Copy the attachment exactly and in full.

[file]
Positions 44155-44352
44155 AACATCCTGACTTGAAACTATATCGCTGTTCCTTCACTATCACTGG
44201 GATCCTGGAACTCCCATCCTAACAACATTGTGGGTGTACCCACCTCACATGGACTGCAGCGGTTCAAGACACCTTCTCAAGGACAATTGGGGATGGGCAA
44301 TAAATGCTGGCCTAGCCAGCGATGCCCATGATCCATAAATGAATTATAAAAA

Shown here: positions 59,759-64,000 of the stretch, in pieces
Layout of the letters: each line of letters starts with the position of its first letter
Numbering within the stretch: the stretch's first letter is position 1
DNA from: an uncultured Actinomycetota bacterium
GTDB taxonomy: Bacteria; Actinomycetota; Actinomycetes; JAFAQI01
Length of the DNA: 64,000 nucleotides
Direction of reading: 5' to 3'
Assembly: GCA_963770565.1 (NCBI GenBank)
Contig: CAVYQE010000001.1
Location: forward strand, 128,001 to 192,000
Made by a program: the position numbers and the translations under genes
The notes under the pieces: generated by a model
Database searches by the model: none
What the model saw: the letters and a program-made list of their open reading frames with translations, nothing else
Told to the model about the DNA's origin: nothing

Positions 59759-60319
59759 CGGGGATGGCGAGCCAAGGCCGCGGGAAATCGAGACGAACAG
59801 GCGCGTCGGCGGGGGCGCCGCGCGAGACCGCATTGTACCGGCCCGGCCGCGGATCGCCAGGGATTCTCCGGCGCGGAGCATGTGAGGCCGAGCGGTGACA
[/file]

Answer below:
Positions 44155-44352
44155 AACATCCTGACTTGAAACTATATCGCTGTTCCTTCACTATCACTGG
44201 GATCCTGGAACTCCCATCCTAACAACATTGTGGGTGTACCCACCTCACATGGACTGCAGCGGTTCAAGACACCTTCTCAAGGACAATTGGGGATGGGCAA
44301 TAAATGCTGGCCTAGCCAGCGATGCCCATGATCCATAAATGAATTATAAAAA

Shown here: positions 59,759-64,000 of the stretch, in pieces
Layout of the letters: each line of letters starts with the position of its first letter
Numbering within the stretch: the stretch's first letter is position 1
DNA from: an uncultured Actinomycetota bacterium
GTDB taxonomy: Bacteria; Actinomycetota; Actinomycetes; JAFAQI01
Length of the DNA: 64,000 nucleotides
Direction of reading: 5' to 3'
Assembly: GCA_963770565.1 (NCBI GenBank)
Contig: CAVYQE010000001.1
Location: forward strand, 128,001 to 192,000
Made by a program: the position numbers and the translations under genes
The notes under the pieces: generated by a model
Database searches by the model: none
What the model saw: the letters and a program-made list of their open reading frames with translations, nothing else
Told to the model about the DNA's origin: nothing

Positions 59759-60319
59759 CGGGGATGGCGAGCCAAGGCCGCGGGAAATCGAGACGAACAG
59801 GCGCGTCGGCGGGGGCGCCGCGCGAGACCGCATTGTACCGGCCCGGCCGCGGATCGCCAGGGATTCTCCGGCGCGGAGCATGTGAGGCCGAGCGGTGACA